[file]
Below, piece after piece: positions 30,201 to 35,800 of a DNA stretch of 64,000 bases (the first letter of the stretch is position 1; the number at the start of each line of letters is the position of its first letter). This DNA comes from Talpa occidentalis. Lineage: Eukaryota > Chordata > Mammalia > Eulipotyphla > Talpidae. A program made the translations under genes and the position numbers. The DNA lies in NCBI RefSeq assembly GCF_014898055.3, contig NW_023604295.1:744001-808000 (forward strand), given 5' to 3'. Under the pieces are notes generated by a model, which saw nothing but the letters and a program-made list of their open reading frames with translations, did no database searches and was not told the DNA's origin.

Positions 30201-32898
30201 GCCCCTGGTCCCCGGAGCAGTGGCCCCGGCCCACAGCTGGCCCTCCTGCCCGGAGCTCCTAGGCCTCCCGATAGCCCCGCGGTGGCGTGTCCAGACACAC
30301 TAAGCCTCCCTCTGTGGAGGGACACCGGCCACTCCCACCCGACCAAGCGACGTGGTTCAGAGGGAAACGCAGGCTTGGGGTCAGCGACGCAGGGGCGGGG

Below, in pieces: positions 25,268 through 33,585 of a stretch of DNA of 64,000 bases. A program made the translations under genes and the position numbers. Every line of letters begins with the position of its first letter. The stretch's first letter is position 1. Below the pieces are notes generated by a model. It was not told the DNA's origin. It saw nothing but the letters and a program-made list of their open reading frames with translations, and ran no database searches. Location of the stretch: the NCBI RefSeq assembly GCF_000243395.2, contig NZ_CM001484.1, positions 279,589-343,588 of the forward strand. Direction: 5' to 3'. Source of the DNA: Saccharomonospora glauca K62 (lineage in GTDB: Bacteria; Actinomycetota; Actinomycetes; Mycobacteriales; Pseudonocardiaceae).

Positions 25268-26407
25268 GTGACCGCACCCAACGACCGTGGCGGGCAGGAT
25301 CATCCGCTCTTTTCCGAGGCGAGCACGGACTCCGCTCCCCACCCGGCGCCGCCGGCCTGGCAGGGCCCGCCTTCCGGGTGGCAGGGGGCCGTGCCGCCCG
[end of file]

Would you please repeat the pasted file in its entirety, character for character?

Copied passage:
Below, piece after piece: positions 30,201 to 35,800 of a DNA stretch of 64,000 bases (the first letter of the stretch is position 1; the number at the start of each line of letters is the position of its first letter). This DNA comes from Talpa occidentalis. Lineage: Eukaryota > Chordata > Mammalia > Eulipotyphla > Talpidae. A program made the translations under genes and the position numbers. The DNA lies in NCBI RefSeq assembly GCF_014898055.3, contig NW_023604295.1:744001-808000 (forward strand), given 5' to 3'. Under the pieces are notes generated by a model, which saw nothing but the letters and a program-made list of their open reading frames with translations, did no database searches and was not told the DNA's origin.

Positions 30201-32898
30201 GCCCCTGGTCCCCGGAGCAGTGGCCCCGGCCCACAGCTGGCCCTCCTGCCCGGAGCTCCTAGGCCTCCCGATAGCCCCGCGGTGGCGTGTCCAGACACAC
30301 TAAGCCTCCCTCTGTGGAGGGACACCGGCCACTCCCACCCGACCAAGCGACGTGGTTCAGAGGGAAACGCAGGCTTGGGGTCAGCGACGCAGGGGCGGGG

Below, in pieces: positions 25,268 through 33,585 of a stretch of DNA of 64,000 bases. A program made the translations under genes and the position numbers. Every line of letters begins with the position of its first letter. The stretch's first letter is position 1. Below the pieces are notes generated by a model. It was not told the DNA's origin. It saw nothing but the letters and a program-made list of their open reading frames with translations, and ran no database searches. Location of the stretch: the NCBI RefSeq assembly GCF_000243395.2, contig NZ_CM001484.1, positions 279,589-343,588 of the forward strand. Direction: 5' to 3'. Source of the DNA: Saccharomonospora glauca K62 (lineage in GTDB: Bacteria; Actinomycetota; Actinomycetes; Mycobacteriales; Pseudonocardiaceae).

Positions 25268-26407
25268 GTGACCGCACCCAACGACCGTGGCGGGCAGGAT
25301 CATCCGCTCTTTTCCGAGGCGAGCACGGACTCCGCTCCCCACCCGGCGCCGCCGGCCTGGCAGGGCCCGCCTTCCGGGTGGCAGGGGGCCGTGCCGCCCG